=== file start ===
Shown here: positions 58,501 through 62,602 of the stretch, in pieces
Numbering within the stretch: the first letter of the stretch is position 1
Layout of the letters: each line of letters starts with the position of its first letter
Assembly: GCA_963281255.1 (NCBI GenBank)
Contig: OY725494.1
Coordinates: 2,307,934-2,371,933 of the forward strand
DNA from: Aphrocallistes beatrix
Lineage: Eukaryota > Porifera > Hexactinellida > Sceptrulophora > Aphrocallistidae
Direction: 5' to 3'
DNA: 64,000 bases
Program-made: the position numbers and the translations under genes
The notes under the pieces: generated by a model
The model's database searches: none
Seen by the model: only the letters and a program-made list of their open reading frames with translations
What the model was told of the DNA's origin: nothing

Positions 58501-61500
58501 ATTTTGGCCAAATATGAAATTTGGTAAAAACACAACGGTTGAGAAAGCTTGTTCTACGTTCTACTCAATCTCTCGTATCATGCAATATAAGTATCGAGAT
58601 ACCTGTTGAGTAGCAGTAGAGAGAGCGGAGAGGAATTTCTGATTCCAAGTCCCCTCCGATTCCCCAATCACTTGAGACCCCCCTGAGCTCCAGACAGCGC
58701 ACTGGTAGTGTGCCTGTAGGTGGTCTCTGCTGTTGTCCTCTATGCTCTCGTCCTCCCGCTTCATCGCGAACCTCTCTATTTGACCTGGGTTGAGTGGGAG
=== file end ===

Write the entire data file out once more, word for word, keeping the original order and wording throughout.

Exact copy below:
Shown here: positions 58,501 through 62,602 of the stretch, in pieces
Numbering within the stretch: the first letter of the stretch is position 1
Layout of the letters: each line of letters starts with the position of its first letter
Assembly: GCA_963281255.1 (NCBI GenBank)
Contig: OY725494.1
Coordinates: 2,307,934-2,371,933 of the forward strand
DNA from: Aphrocallistes beatrix
Lineage: Eukaryota > Porifera > Hexactinellida > Sceptrulophora > Aphrocallistidae
Direction: 5' to 3'
DNA: 64,000 bases
Program-made: the position numbers and the translations under genes
The notes under the pieces: generated by a model
The model's database searches: none
Seen by the model: only the letters and a program-made list of their open reading frames with translations
What the model was told of the DNA's origin: nothing

Positions 58501-61500
58501 ATTTTGGCCAAATATGAAATTTGGTAAAAACACAACGGTTGAGAAAGCTTGTTCTACGTTCTACTCAATCTCTCGTATCATGCAATATAAGTATCGAGAT
58601 ACCTGTTGAGTAGCAGTAGAGAGAGCGGAGAGGAATTTCTGATTCCAAGTCCCCTCCGATTCCCCAATCACTTGAGACCCCCCTGAGCTCCAGACAGCGC
58701 ACTGGTAGTGTGCCTGTAGGTGGTCTCTGCTGTTGTCCTCTATGCTCTCGTCCTCCCGCTTCATCGCGAACCTCTCTATTTGACCTGGGTTGAGTGGGAG